The Expository Files

 

Was Noah Righteous?

 

I am exhausted and concerned about all the attention given to the popular evangelical personalities and authors. They enjoy widespread air time through YouTube, blogs and other venues. Some of them apparently belong to the “write-a-book-a-month” club, and there are internet minions and fans who forward and re-circulate their sound bites – as if their job is to make them more popular. I understand reading good, helpful material (with disciplined discretion). I have no power or right to impose my reading habits on others. But come on folks. These guys are not inspired; they are not Rock Stars (maybe?), and drooling over their books may work out to be embarrassing and misleading. {Not to mention, if you want to read good material on biblical themes, our brothers and sisters in Christ write books! There are more trusted sources available. I often issue the challenge, name any Bible subject you want to read more about from a contemporary author, and I’ll find you a book written by a New Testament Christian on that subject. – end of rant. My email is warren@warrenberkley.com!}

So “Pastor” Mark Driscoll recently wrote: “The most common way Christians butcher the story of Noah is by misreading what the Bible actually says.” The title of Driscoll’s article: “Noah was not a righteous man.” (Sourced below for your reading).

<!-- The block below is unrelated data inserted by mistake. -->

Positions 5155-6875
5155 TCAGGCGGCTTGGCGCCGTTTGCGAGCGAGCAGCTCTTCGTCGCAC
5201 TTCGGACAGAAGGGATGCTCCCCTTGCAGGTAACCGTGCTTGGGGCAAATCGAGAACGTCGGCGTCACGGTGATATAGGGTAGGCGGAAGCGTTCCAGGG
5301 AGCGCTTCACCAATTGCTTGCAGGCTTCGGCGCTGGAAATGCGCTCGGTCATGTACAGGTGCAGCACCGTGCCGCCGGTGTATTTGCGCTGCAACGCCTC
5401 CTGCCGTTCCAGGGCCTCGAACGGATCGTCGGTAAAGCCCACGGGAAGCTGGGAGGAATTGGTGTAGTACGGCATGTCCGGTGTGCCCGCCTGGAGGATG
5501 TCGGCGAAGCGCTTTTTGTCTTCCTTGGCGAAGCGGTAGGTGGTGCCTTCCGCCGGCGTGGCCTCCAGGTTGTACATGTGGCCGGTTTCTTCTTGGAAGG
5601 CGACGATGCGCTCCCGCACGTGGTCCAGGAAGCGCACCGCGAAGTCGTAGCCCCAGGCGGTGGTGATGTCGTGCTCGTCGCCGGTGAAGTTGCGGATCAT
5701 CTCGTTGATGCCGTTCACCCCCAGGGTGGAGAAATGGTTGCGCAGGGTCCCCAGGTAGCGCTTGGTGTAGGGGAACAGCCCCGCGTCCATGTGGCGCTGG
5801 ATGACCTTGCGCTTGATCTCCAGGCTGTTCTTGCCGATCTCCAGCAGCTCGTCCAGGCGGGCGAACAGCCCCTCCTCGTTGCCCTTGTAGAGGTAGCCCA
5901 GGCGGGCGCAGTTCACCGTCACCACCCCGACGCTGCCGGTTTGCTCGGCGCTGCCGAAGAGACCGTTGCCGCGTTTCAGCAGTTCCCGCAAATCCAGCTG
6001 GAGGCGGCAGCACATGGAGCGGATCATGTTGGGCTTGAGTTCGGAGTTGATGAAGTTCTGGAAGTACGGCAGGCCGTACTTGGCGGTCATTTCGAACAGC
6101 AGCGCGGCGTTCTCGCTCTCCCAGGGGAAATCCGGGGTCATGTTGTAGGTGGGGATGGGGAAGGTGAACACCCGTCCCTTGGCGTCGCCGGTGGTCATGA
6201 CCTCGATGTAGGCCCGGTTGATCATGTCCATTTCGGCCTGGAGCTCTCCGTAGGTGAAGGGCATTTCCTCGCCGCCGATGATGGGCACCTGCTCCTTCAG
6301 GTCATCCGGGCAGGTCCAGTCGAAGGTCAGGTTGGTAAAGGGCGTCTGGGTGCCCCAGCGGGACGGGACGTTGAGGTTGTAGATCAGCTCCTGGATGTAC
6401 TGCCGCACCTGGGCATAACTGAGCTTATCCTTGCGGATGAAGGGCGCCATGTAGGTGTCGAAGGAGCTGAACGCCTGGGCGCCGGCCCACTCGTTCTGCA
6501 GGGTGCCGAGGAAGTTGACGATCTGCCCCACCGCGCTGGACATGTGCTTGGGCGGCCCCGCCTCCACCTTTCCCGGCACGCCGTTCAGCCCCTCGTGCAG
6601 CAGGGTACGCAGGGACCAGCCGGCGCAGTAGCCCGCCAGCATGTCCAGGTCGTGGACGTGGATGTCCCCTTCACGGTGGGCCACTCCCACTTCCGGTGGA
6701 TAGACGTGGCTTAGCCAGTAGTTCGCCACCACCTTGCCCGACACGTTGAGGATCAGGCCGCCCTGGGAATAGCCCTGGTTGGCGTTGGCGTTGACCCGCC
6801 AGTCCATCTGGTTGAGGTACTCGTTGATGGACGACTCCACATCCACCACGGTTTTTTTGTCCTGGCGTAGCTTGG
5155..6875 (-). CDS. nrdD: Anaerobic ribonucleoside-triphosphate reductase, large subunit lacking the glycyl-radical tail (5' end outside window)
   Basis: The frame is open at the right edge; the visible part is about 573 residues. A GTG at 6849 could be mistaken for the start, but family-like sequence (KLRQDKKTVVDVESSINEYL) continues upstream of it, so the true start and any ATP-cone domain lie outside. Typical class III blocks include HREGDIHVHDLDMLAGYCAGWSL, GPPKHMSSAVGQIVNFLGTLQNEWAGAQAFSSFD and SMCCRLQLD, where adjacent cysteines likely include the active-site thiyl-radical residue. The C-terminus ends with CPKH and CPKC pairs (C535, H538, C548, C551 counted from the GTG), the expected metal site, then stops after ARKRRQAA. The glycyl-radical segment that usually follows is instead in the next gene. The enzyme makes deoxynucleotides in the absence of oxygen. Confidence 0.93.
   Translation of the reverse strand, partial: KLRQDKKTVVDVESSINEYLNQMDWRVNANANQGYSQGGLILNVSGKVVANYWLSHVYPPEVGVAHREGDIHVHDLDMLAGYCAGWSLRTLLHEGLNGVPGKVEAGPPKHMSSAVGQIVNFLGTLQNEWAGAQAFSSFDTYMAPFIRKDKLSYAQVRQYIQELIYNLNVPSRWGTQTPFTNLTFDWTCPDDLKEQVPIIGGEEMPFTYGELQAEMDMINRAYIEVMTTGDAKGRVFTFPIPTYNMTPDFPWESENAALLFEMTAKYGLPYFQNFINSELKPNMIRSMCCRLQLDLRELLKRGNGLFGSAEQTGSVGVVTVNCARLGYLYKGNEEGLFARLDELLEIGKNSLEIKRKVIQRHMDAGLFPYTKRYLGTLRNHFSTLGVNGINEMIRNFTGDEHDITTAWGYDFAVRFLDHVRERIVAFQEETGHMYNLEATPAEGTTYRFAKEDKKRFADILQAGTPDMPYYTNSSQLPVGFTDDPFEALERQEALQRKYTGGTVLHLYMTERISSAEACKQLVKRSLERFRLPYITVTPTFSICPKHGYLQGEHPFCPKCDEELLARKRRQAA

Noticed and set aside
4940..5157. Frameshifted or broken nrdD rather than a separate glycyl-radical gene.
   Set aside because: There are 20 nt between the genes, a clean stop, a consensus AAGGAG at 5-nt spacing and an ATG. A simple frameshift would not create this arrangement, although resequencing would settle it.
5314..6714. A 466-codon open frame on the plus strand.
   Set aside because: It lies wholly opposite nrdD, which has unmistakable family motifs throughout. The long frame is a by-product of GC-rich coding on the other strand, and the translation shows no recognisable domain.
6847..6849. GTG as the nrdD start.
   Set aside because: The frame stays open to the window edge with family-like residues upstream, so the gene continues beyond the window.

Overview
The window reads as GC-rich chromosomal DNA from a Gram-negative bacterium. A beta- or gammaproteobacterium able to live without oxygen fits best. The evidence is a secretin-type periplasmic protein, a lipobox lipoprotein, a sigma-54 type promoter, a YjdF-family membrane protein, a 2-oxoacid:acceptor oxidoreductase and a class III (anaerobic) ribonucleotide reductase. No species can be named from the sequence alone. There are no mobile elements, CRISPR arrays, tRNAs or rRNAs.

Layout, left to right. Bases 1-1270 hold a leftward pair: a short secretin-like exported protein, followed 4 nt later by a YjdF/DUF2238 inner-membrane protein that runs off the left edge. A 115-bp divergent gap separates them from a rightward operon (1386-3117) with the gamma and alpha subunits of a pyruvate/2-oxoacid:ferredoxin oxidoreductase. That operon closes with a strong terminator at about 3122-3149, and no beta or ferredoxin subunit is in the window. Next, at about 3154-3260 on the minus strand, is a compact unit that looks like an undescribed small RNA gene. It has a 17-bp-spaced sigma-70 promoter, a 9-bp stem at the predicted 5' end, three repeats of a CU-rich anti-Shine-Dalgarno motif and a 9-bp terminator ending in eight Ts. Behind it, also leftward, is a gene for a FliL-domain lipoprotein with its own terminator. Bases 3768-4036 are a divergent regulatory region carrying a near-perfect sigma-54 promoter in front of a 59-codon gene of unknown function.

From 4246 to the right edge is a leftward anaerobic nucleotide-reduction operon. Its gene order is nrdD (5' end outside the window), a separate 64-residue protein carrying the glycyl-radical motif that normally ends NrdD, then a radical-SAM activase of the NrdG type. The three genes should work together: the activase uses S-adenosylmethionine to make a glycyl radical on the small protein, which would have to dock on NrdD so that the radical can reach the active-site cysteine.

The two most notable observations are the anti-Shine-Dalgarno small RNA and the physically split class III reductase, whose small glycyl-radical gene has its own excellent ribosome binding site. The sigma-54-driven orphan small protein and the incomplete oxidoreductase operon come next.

Source:   Noah Was Not a Righteous Man; The Resurgence; 3/24/2014

First, it seems clear to me that Calvinism is not dead; that “salvation by grace alone” lives on under the popular evangelical flag. They cannot conceive that grace is received by the activity of faith, and is still grace! The “fallen man” is an obsession with Calvinist, old and new, to the point they grapple with anyone being righteous. And their comments on Scripture show that to be so.

Second, nobody I’ve ever heard or read has argued that Noah was sinless. What is taught from Scripture is, he found grace; that is, he became acquainted with the generosity and mercy of God (which is evident to all, Rom. 1:20), with such conviction, he made the personal decision to believe and obey God for God’s glory, his good and his family’s good. This activity of faith from his heart was accepted by God, and it was accounted to Noah as righteousness. Any contradiction between God’s offer of grace and man’s active reception of it cannot be found in Scripture; only in the creeds and hardline traditions of men.

Third, the Bible clearly states, in Genesis 6:9 – “Noah was a righteous man,” (see also Heb. 11:7 and 2 Pet. 2:5; Ezek. 14:14; 14:20). I’m just thinking that settles it for me. How about you?

[ Guess What? The Movie “Moses” comes out later this year! I don’t make this stuff up. See at http://www.patheos.com/blogs/filmchat/2013/11/ridley-scotts-moses-movie-will-be-shocking-says-bale.html ]

 

By Warren E. Berkley
The Final Page
From Expository Files 21.5;  May 2014

 

 

 

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